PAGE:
You might think that what I am about to say is strange Emanuel. In some way, this journey, childhood, adolescence/youth, my twenties, meeting up with humanity, scholars of trivia, experience, years filled with irrational doubt, sensitivity to the world around me, everything from the environment to my parents, fear, and all of that, school, ridicule has led me to the impossible. What I thought for a long time was 'the impossible'. That I would write. That that would be my calling. I have embraced it, this journey, the destinations it has taken me to, the extraordinary pilgrimage, this strange encounter with projecting my reflection or a persona, like a beautiful stranger wearing an elaborate costume to a party.

For a long time I thought to myself what is this world coming to. I want to have a voice but I also want to make a difference, communicate the issue of climate change in the same breath as I write about battling chronic illness. I am a writer and in the same vein, a poet, an artist but I think that every human life on this earth in their own 'genius' way is a writer, a painter, a poet, and an artist.

In my writing I have discovered both myself and the face of love. I was always 'coming to terms' with something or other as a child and a young adult, 'losing my religion' (perhaps that is why I turned to spirituality and writing.

I am emotional when I write and even when I write I think that I am still suffering in silence. I am more a do-er, a thinker, yes, now a writer too. I never, ever thought of myself as a feminist because my mother was not raised that way. I came across feminism in literature. The books I read and when it comes to accepting the fact that I am a confessional writer (I have to admit that I like the sound of that. Confessional therapeutic feminine writing). I like the thought of calling myself a writer but also think to myself about where do I fit into the literary establishment. I think of my mother, often, long and hard and then I think about myself. About how different we are. I have always kept diaries ever since I started writing and that was when I was a child.

Reading what Leah and you wrote Emanuel brought back emotional memories. Confessional sounds as if I have something to say. Found my place in the world.


Emanuel Paparella2015-08-04 15:48:10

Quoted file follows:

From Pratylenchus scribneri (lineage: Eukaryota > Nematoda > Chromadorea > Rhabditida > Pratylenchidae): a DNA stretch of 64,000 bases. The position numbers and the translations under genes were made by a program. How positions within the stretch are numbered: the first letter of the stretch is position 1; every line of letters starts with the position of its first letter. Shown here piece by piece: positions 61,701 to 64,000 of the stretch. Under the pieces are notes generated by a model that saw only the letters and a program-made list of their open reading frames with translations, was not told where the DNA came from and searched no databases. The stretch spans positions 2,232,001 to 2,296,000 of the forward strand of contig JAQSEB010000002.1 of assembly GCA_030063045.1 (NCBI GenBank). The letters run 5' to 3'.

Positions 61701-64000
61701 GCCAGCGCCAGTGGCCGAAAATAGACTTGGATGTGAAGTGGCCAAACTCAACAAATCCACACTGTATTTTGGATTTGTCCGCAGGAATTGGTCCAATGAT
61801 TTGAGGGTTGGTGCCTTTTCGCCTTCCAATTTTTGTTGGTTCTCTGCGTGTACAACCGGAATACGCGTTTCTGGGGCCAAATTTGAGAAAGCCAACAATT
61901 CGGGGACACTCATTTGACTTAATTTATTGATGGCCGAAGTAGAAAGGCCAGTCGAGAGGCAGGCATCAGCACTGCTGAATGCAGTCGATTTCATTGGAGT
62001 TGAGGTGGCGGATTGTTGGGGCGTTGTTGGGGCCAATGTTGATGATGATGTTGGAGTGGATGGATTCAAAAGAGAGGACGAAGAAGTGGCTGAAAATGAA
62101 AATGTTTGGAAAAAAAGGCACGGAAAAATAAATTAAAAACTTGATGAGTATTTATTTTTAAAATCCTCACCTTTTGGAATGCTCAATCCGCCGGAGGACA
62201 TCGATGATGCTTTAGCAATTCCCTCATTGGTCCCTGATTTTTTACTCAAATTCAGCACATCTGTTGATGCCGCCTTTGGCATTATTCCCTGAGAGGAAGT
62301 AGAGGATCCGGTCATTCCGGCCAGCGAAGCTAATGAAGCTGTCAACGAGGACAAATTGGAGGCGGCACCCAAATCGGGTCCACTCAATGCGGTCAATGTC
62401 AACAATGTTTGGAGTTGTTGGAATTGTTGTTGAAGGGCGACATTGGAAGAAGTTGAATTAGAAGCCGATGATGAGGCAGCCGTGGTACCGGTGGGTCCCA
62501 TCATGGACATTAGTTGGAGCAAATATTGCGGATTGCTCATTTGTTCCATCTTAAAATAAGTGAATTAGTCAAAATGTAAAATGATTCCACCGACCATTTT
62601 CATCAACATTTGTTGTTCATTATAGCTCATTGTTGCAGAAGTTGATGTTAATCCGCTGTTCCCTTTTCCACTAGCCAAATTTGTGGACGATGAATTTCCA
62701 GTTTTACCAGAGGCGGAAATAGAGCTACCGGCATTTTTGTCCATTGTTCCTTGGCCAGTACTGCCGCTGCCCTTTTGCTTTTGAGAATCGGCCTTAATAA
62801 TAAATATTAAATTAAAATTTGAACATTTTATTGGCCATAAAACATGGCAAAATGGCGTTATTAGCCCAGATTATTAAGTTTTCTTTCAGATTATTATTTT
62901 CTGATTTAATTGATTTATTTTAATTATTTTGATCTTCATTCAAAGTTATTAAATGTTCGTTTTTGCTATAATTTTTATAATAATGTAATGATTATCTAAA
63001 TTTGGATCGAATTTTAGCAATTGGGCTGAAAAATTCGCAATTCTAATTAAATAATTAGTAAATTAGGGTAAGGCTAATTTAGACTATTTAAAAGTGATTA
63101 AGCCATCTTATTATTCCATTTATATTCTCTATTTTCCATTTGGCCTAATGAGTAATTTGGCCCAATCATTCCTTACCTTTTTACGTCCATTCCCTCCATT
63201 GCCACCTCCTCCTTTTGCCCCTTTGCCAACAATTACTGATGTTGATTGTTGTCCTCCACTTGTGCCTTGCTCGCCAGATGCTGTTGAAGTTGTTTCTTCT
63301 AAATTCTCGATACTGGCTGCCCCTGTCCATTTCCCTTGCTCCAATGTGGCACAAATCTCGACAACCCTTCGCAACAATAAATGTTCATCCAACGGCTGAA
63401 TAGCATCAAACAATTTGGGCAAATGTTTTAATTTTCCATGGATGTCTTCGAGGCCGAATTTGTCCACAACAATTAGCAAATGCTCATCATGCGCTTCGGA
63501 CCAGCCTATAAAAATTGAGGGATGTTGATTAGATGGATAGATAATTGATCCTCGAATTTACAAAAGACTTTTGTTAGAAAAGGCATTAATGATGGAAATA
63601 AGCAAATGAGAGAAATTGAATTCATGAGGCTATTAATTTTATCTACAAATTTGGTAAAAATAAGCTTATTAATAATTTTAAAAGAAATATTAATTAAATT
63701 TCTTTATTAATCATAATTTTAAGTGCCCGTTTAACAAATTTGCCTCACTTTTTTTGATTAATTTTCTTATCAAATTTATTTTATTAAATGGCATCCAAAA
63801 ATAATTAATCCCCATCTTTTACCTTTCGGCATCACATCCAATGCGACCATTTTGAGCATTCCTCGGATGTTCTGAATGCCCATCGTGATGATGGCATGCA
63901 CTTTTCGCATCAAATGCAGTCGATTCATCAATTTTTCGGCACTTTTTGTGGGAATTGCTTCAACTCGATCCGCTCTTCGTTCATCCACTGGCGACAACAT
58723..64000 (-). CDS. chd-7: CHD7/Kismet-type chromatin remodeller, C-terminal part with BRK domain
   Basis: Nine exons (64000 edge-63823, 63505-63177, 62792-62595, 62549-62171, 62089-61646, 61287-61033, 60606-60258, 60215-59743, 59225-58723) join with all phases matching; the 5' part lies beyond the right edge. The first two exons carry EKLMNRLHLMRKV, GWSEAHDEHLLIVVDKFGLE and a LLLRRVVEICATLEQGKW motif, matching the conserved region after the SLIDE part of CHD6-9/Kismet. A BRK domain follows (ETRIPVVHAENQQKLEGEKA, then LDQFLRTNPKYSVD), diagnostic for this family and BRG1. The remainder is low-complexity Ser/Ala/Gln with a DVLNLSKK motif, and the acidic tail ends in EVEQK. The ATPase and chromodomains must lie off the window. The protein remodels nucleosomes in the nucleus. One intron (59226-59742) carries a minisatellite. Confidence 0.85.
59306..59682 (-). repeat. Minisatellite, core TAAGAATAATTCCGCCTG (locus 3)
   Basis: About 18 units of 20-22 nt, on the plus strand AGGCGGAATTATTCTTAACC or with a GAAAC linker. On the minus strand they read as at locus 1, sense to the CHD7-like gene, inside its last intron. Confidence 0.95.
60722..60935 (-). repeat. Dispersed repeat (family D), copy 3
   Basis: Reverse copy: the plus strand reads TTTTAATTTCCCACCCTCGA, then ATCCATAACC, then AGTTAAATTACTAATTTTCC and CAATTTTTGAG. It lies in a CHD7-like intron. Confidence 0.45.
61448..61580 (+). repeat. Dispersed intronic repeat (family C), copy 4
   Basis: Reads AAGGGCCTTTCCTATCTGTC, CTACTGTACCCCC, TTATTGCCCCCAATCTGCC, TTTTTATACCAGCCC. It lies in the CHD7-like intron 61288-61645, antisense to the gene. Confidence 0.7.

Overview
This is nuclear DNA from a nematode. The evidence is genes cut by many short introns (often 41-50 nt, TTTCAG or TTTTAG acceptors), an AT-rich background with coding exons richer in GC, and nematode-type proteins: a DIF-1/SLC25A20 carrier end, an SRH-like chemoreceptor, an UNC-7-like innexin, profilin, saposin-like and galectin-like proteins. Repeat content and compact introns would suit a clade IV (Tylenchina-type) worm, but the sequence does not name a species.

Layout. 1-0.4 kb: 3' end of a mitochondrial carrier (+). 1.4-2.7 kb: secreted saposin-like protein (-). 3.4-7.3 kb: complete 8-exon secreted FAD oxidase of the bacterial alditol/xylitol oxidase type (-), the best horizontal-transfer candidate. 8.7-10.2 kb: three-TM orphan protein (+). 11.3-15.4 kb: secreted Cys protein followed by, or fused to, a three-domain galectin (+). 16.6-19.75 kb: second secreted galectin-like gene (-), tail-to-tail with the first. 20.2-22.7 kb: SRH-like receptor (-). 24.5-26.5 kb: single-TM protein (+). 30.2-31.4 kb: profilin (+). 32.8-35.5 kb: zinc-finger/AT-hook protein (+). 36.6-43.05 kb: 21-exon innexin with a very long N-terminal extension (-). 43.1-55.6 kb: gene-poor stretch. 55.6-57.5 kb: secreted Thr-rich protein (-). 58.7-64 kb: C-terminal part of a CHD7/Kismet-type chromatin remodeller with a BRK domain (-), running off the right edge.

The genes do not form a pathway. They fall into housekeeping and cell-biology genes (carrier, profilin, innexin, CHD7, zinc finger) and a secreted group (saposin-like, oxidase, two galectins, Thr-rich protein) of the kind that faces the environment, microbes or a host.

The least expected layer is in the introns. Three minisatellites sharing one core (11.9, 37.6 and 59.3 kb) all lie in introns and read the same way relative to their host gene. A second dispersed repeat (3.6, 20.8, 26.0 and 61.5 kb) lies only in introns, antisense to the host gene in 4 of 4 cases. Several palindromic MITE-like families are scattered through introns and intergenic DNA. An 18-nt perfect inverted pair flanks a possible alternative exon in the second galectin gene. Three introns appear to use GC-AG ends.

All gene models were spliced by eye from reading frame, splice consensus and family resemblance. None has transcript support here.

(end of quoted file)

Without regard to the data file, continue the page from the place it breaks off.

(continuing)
Thank you Abigail for the above elucidation of the confessional feminist therapeutic stream of consciousness poetics which is obviously also your point of view. However, the question I asked was on a quote from Anne Kagan's quote which seems to offer an alternate point of view. That question remains unanswered and may perhaps be addressed in our future dialogues in the Ovi symposium.


Abigail George2015-08-06 03:22:16
I have come across the words 'confessional poets' used to describe the poetry of Sylvia Plath, Anne Sexton, and Robert Lowell in particular but never 'confessional therapeutic feminine writing'. I am interested Emanuel which is why I am going to ask you the following, why did you add 'therapeutic' and 'feminine'? Why is confessional not enough?

Confessional or narcissistic? Is that the perspective you were trying to bring me around to Emanuel? In the individual postings does everything I write sound as if I am writing it in the stream of consciousness style? Does it seem as if it is driven by the time, place, and space of the ego and not humility or grace?(I look forward to hearing your viewpoint on this discussion, Emanuel. I must say I am looking forward to the dialogue).


Emanuel Paparella2015-08-06 10:01:07
http://www.ovimagazine.com/art/12486

The answer to your question can be found in the above piece (open link) which was posted in Ovi at the end of June and was titled "Autobirography, Confessional Writing, and Feminist Literature: A Critique and an Historical-philosophical Survey: 1848-2015.

My question however remains unanswered. Perhaps will be answered in the ensuing dialogue. Cordially.


Abigail George2015-08-06 22:35:30
I enjoy reading memoir but isn't that really confessional writing. I have to admit I do not read for pleasure. I read to learn more about humanity. The world I came from was a world always filled with literature. Is every writer a narcissist? What about art? Is the creator an artist or a narcissist? Do confessional writers suffer from a superiority complex? My true calling is writing and it found me. For a long time I feared what lived inside myself, and then one day I woke up and my nemesis was gone. You arrive at yourself when you arrive in this world. I truly believe that. So, I do not agree with Horodinca. Fate, destiny, whatever is going to happen to you, what happened to me was written in the stars. Art is not escapism as some would have the world, us, human life believe. Art is the future. Always has been.


Abigail George2015-08-07 13:07:57
So far, thank you for an interesting dialogue. Thank you for the link, Emanuel. Why do you write, Emanuel? What governs your thought processes? Is it the same when you are reading/marking/correcting students papers or when you write an individual posting for Ovi Magazine. In case you have not noticed, both Thanos and you inspired and still inspire me a great deal and were both the chief reasons I started writing for Modern Diplomacy, if you must know. I have often looked at what you have produced prolifically and have tried as best as I can to model my literary work on yours with a bit of ingenuity and of course imagination.